Am I being a tad callous? Sure am! The little darlings wouldn’t give a flying fig about me, why should I care about the results of their self-destructive stupidity?
    I’ve made it over six decades without the need for any “recreational” drugs (apart from enjoying the occasional decent Scotch), despite the numerous opportunities to indulge. What’s their problem?

  25. TP

    The question is ,would anyone here allow their kids to use legal/illegal drugs, either supplied by mom/dad or someone else. Please don’t hesitate to answer truthfully.

  26. Elle

    Would you legalize ice … or any other illicit drug?

    No.
    Why?
    Because I would be out of a job.
    The criminal justice system is alive and well thanks to an industry that isn’t regulated.
    Sad.

  27. Iampeter

    *The challenge being which drugs should be legalised? All? Some? I have no easy answer – but I would begin by considering legalising those recreational drugs that are in widespread consumption.

    All.
    Drug use doesn’t violate anyone’s rights and so there’s no role for the government to play.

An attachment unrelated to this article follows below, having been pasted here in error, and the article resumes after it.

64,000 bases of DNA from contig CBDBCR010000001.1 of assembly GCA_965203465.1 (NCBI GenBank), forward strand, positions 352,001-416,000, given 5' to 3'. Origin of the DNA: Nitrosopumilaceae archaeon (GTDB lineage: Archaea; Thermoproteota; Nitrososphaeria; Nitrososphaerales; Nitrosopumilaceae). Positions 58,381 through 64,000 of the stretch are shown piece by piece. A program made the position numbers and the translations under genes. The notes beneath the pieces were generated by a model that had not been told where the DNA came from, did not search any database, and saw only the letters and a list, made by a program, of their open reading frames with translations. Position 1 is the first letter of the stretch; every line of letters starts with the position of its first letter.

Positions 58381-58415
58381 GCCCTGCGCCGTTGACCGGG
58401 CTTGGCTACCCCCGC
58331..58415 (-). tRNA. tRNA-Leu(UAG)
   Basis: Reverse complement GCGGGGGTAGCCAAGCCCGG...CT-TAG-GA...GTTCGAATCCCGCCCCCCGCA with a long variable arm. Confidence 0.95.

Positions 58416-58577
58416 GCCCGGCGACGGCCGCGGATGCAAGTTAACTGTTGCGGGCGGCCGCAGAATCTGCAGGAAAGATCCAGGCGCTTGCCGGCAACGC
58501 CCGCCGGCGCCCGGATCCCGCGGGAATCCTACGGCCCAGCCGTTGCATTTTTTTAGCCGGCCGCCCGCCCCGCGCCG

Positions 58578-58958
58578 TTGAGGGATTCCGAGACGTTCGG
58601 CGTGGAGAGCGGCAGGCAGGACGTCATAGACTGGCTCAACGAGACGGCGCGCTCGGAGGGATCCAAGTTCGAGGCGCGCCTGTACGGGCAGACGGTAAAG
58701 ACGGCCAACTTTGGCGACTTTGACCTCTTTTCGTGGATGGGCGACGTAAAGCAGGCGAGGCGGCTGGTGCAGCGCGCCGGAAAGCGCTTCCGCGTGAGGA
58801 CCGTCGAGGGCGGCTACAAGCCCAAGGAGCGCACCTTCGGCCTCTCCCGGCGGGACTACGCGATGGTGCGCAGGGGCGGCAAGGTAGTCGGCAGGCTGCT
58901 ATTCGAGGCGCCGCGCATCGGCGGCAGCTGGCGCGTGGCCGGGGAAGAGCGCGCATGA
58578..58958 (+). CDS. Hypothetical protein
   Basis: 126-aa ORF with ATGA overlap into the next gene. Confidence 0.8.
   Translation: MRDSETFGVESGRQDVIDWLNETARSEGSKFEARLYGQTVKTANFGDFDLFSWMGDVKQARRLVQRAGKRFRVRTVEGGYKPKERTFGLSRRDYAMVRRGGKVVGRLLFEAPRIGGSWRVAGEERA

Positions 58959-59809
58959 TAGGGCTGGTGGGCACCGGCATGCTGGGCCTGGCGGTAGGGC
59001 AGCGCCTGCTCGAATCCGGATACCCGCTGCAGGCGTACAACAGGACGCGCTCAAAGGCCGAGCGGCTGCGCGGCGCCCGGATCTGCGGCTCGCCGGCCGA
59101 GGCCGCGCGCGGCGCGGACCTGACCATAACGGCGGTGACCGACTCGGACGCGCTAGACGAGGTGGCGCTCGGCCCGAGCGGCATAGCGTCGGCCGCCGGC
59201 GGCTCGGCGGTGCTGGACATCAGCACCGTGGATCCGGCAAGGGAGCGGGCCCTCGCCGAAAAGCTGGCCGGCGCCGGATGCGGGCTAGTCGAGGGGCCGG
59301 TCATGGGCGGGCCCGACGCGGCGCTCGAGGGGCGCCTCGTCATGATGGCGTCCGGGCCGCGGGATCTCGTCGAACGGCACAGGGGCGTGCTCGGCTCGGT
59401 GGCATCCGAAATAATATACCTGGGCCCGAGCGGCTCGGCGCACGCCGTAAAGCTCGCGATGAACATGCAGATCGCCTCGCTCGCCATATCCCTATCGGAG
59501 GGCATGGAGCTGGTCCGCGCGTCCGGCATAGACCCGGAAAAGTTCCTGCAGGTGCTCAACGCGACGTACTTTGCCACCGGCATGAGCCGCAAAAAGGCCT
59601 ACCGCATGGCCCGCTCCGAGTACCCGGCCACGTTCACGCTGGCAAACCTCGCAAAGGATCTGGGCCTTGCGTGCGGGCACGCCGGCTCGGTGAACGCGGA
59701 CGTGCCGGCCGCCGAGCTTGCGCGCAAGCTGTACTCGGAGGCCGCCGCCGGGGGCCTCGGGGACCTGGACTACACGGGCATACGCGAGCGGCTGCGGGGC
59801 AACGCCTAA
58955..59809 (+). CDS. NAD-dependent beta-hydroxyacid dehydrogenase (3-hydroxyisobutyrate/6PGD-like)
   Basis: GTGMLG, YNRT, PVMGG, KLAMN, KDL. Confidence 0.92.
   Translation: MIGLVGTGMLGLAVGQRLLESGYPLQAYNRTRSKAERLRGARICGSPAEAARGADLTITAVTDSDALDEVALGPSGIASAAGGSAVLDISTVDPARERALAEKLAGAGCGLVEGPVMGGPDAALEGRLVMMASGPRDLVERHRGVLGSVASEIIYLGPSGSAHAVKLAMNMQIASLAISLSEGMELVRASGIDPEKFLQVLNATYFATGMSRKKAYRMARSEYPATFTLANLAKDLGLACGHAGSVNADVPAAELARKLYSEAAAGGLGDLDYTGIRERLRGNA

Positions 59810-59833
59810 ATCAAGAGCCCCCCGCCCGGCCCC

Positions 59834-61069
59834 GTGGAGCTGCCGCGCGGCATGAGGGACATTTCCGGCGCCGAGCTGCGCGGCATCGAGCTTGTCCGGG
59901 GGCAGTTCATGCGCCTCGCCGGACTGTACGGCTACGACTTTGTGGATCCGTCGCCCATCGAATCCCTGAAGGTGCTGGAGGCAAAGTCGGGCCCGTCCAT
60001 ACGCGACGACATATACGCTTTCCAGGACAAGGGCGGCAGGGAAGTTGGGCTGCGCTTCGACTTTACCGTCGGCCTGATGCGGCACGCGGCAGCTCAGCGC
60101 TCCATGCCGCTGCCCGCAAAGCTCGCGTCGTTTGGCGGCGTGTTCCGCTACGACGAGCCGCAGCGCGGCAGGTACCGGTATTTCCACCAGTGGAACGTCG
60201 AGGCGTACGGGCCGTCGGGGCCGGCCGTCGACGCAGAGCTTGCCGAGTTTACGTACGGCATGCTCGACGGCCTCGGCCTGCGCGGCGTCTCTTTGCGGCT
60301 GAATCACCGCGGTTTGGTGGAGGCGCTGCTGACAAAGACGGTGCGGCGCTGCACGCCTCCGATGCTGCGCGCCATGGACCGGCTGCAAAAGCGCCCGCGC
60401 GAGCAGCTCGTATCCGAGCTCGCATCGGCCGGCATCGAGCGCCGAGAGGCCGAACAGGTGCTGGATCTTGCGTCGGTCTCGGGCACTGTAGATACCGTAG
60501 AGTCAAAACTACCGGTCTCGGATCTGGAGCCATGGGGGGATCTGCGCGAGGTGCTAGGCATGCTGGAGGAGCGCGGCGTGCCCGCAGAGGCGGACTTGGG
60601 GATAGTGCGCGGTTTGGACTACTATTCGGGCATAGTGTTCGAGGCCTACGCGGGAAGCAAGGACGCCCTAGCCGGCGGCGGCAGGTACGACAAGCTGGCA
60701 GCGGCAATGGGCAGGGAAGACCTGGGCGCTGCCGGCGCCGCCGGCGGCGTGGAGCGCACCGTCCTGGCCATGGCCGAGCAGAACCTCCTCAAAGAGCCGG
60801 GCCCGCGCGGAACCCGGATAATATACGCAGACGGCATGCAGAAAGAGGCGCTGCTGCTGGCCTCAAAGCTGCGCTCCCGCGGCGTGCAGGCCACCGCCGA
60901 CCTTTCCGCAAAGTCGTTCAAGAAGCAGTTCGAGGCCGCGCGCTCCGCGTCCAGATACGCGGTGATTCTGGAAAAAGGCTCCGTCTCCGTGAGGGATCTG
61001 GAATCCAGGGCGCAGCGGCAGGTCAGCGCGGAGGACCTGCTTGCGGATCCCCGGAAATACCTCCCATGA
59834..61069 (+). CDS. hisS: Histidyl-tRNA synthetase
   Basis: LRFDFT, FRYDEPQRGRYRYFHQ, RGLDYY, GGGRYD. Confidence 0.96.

28. Tim Neilson

    Alcohol will do for teenage rebellion and socio-musical lubricant.

    This is a key issue and not just for teenagers.

    Some young people have a psychological need to do something illegal. Pubs that break the licensing laws by serving a couple of beers to sub-18’s are providing a societal good, as are the police when they assiduously ignore someone smoking a joint.
    My vote would be to crack down harder on really dangerous stuff like ice, with serious jail time even for users, but continue the formal prohibition with soft touch/blind eye enforcement to things which let people have their sanctions busting thrill without creating danger to others.